10. Clean – Soccer Mommy
It’s easy when entrapped in bummer relationships to retreat into a self-pitying state, especially as a songwriter. But while Sophie Allison (aka Soccer Mommy) excels at those wistful moments during portions of Clean (see: “Last Girl”), she’s at her best when staring down neglect with a steely glare that is quite frankly through with all the crap. Amid a light Southern-tinged indie-rock backdrop, tracks like “Your Dog” and “Still Clean” ace that feeling of being done taking any guff, while the soaring “Scorpio Rising” dares to hope the better-loving days might stay.
9. I Can Feel You Creep Into My Private Life – Tune-Yards
It’s not often that a band’s most accessible album to date doubles as a self-callout. But on I Can Feel You Creep Into My Private Life, Merrill Garbus confronts ideas of exceptionalism and being a white musician whose music is rooted in the world-beat ideas from other cultures without ever feeling overly sanctimonious. The increased infusion of electronic sounds on this record proves to be the perfect musical partner for Tune-Yards’ rhythm pop. The mere fact that a song with a chorus of “ABC 123 LMNO” (“ABC 123”) can be a banger—as opposed to seeming absurd and childish—is alone proof of the power of Tune-Yards.
8. FM! – Vince Staples
Under the almost-always-effective loose radio-show concept, Vince Staples delivers his catchiest track-to-track release yet in the form of FM!. At a sleek 22 minutes, the album crams in beats that bounce (notice how many distinct hooks are crammed into “Run the Bands” alone), and doesn’t overstay its welcome. Lyrically, the songs deal with the blurred margins between summer fun and gang violence in Long Beach, raising questions on how society commodifies black lives as entertainment.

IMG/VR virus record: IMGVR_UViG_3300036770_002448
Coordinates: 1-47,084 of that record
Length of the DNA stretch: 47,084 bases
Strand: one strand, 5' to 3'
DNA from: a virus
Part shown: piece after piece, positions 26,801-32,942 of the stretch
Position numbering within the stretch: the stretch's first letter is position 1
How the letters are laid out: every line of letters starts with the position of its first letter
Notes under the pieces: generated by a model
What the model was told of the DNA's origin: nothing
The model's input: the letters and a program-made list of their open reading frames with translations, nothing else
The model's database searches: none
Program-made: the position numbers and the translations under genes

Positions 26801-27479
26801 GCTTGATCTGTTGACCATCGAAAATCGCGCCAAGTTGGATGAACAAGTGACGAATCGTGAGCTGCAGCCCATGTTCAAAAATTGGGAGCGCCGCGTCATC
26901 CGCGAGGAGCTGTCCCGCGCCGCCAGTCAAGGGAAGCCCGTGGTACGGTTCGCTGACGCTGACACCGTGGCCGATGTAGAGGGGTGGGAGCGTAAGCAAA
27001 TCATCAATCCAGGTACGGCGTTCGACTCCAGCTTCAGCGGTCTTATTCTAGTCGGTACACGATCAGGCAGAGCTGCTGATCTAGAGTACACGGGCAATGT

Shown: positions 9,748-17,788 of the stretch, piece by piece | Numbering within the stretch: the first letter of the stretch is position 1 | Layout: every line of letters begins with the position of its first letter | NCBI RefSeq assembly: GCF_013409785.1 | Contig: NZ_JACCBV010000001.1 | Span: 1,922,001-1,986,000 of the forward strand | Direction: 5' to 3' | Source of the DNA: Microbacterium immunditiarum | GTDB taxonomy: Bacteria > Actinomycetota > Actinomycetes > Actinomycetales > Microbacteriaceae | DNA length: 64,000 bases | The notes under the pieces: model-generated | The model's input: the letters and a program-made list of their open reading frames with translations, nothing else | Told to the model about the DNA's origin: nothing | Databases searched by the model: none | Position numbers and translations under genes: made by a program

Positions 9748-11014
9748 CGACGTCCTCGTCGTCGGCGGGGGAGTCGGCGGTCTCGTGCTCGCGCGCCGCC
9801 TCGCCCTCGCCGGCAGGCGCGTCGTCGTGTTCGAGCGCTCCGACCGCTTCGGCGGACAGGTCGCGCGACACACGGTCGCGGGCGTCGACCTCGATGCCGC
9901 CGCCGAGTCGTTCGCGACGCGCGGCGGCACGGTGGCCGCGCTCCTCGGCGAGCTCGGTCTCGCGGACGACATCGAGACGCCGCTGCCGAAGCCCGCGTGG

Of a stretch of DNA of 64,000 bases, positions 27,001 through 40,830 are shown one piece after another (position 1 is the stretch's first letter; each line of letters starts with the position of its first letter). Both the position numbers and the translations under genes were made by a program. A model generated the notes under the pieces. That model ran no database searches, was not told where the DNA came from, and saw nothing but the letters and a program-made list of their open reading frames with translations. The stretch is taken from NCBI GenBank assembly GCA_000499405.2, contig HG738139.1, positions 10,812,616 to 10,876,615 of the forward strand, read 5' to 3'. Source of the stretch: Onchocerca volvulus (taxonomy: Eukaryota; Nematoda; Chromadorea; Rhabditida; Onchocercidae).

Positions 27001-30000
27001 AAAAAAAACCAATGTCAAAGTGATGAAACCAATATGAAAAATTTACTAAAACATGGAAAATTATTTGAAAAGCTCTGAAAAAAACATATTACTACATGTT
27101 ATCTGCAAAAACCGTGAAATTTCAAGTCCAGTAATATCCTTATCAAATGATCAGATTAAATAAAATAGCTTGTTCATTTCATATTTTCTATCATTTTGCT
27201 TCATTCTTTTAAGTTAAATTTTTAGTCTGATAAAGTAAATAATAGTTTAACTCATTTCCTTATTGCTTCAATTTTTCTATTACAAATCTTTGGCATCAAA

7. Gentle Leader – Peach Kelli Pop
Gentle Leader is the Fizzies of albums. Much like the old candy soda tablets when they hit the water, dropping the needle on this record results in an instantly fizzy, bubbly, sugary blast. The frenetic punk instrumentals provide the base over which Allie Hanion’s spazzy vocals cast everything in a sunny beach-pop haze. Things can get effectively soft on tracks like “Parasomnia,” but things are at their most fun when musing about black cats and other eccentricities at a million miles per hour.
6. Saved – Now, Now
After years away toiling in an attempt to follow up the exquisite Threads, Now, Now returned with a new sound on Saved, but the excellent songcraft remained. While the guitars have mostly been replaced for a large electronic pop-rock sound, these tracks don’t radiate a cold digital distance. Instead there’s a comforting nostalgic glow to tunes that’s heightened by the desperation for love that drips off KC Dalager’s vocals. The album’s high points are formidable peaks: Good luck finding a better collection of 2018 singles than Saved’s murderers’ row of “SGL,” “AZ,” “Yours,” and “MJ.”
5. Vessel – Frankie Cosmos
In an age when musicians often need to worry about branding, the unbridled sincerity of Frankie Cosmos holds onto a sense of romanticism that’s not merely a coldly produced product to be consumed by demographics. Greta Kline’s polished, poetic, twee songwriting captures unassuming emotionality and non-melodramatic insecurities whether expressed through bare-bones accompaniment (“The End” and “Ur Up”) or driving pop-rock backing that can complexly pivot between parts on a dime (“Caramelize”). And “My Phone” might just be the tenderest love song ever written for the generation that grew up with omnipresent smartphones.